Crises of the Republic: Lying in Politics, Civil Disobedience on Violence, Thoughts on Politics, and Revolution,  Hannah Arendt, Houghton Mifflin Harcourt, 1972

A student of Karl Jaspers and Martin Heidegger, Hannah Arendt was one of the leading political philosophers of the 20th century. “On Violence”, first published in 1969, as a separate book, is one of the most  influential essays on the inverse relation between power and violence.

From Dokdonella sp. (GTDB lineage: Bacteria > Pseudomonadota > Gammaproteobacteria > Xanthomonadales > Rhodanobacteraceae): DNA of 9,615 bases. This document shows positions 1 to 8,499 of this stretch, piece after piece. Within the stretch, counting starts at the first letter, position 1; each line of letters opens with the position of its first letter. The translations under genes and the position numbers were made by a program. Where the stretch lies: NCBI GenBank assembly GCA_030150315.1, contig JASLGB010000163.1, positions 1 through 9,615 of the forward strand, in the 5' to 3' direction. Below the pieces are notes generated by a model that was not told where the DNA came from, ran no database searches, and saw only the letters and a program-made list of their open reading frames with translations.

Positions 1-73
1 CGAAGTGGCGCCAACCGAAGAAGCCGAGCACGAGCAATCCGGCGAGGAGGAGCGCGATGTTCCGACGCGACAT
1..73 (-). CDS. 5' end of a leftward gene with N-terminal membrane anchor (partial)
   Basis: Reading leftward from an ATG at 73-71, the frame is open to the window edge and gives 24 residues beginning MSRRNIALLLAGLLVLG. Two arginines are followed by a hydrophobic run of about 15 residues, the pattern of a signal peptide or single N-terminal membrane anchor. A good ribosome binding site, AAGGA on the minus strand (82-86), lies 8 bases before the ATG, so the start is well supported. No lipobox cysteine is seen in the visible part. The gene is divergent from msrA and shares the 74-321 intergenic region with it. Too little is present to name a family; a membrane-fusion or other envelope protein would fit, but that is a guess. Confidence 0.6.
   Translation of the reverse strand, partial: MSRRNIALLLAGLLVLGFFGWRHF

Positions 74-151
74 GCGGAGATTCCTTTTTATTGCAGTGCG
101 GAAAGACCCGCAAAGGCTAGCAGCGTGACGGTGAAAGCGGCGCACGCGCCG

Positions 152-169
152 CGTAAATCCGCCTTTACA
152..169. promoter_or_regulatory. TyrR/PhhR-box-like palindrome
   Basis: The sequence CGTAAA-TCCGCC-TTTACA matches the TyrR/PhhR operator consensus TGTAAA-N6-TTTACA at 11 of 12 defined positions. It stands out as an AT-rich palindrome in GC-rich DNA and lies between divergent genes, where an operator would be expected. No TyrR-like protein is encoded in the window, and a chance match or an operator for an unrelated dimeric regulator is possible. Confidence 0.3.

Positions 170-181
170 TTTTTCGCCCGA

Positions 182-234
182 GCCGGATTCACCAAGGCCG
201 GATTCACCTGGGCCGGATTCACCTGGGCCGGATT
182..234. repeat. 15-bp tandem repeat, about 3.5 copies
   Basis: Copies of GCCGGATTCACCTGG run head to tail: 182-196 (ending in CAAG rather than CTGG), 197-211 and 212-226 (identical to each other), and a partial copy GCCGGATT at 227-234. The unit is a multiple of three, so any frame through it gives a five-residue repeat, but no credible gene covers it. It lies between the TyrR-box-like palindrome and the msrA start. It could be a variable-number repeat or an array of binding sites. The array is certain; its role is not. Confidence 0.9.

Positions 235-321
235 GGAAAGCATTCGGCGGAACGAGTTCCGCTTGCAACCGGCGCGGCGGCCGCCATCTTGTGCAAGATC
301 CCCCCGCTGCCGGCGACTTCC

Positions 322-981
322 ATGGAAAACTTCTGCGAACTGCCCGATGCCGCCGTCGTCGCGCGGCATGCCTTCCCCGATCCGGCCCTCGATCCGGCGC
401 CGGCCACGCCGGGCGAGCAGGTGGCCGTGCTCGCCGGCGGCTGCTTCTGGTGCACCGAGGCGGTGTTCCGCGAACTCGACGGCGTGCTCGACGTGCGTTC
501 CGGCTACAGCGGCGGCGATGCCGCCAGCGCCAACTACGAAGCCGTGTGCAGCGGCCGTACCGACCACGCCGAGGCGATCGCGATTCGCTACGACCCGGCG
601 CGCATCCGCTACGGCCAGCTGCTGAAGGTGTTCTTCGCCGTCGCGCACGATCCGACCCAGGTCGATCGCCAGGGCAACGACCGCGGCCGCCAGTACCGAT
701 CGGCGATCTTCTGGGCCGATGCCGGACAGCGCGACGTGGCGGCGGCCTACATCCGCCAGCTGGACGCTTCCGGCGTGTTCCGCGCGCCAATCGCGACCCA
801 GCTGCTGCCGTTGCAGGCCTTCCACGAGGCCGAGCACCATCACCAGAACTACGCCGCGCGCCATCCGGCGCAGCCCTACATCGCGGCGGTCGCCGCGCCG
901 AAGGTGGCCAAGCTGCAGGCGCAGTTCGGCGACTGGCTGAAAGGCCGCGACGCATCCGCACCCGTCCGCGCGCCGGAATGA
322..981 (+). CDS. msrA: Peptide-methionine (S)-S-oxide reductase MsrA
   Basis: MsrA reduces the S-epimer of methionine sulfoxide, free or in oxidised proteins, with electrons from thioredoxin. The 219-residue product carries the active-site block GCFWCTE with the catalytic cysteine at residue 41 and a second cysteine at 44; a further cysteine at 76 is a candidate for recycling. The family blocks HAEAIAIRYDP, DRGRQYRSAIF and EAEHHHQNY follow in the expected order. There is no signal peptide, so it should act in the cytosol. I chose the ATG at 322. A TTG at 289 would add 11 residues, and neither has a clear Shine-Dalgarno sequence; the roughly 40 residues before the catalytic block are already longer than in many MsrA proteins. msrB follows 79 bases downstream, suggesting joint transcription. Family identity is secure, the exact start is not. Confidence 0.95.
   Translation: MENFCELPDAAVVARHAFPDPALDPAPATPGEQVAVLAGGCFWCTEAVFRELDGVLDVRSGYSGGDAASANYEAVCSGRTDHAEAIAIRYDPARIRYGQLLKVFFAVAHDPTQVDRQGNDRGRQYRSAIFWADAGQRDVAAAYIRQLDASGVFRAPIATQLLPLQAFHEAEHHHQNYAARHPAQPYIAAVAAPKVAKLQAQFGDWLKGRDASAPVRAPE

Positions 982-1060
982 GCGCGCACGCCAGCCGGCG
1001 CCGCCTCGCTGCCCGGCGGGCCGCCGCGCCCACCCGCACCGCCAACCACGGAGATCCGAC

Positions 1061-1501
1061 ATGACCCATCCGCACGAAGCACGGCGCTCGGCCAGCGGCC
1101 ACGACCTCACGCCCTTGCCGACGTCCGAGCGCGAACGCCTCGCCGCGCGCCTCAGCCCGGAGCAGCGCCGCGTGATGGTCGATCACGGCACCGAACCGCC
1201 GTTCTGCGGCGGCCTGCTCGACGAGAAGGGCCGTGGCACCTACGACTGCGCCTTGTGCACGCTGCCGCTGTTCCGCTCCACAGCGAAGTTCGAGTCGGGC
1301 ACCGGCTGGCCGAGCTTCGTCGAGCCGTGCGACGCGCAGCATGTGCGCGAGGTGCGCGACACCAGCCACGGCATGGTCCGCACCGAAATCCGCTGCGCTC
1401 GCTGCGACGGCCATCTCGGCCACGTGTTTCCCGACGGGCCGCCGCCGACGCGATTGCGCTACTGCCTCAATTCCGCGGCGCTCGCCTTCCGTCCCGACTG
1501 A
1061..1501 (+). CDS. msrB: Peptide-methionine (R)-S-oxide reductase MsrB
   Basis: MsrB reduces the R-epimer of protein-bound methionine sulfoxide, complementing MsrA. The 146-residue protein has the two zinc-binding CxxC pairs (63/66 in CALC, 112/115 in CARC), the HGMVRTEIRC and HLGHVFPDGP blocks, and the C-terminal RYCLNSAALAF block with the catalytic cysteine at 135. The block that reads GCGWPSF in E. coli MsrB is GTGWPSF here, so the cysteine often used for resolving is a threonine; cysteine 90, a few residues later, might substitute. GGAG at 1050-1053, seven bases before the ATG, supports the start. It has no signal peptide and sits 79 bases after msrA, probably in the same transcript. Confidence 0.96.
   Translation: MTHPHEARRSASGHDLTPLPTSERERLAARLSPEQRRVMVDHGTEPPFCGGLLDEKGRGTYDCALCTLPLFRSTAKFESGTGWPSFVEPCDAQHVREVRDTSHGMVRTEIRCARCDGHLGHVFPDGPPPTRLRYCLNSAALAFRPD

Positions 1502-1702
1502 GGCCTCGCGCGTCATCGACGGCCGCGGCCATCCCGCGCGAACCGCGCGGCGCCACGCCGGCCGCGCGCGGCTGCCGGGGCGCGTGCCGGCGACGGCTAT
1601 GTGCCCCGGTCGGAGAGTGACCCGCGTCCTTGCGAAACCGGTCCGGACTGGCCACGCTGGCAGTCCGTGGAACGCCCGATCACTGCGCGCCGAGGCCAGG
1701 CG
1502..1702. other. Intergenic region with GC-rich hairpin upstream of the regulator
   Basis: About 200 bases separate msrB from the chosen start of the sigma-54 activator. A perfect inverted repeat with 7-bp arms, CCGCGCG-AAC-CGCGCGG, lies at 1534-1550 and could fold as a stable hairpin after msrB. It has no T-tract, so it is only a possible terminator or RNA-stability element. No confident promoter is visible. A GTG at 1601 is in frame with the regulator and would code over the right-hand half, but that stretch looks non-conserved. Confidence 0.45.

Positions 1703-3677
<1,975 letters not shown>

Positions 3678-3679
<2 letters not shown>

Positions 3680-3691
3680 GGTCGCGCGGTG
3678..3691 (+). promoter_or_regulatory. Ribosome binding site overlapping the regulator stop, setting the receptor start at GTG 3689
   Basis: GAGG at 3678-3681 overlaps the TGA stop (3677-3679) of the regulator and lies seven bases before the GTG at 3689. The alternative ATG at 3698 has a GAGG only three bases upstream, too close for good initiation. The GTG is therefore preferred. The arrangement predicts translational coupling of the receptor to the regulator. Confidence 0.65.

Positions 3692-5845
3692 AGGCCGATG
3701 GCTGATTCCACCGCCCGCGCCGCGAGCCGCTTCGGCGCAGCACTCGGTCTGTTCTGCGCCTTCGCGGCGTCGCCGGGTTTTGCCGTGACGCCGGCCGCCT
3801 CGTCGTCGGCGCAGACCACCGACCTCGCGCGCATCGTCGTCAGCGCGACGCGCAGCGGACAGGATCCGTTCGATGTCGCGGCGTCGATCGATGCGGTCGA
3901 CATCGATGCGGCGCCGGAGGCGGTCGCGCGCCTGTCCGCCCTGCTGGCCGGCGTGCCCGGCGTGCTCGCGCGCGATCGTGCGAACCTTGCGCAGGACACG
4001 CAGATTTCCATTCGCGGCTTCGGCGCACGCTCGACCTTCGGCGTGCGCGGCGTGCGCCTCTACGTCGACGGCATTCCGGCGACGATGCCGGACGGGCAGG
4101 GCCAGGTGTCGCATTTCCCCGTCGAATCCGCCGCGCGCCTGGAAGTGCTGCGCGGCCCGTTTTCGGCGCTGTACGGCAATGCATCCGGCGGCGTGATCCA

…. – the greater the bureaucratization of public life, the greater will be the attraction of violence.  In a fully developed bureaucracy there is nobody left with whom one can argue, to whom one can present grievances, on whom the pressure of power can be exerted. Bureaucracy is the form of government in which everybody is deprived of political freedom, of the power to act; for the rule of Nobody is not no-rule, and where all the equally powerless we have a tyranny without a tyrant.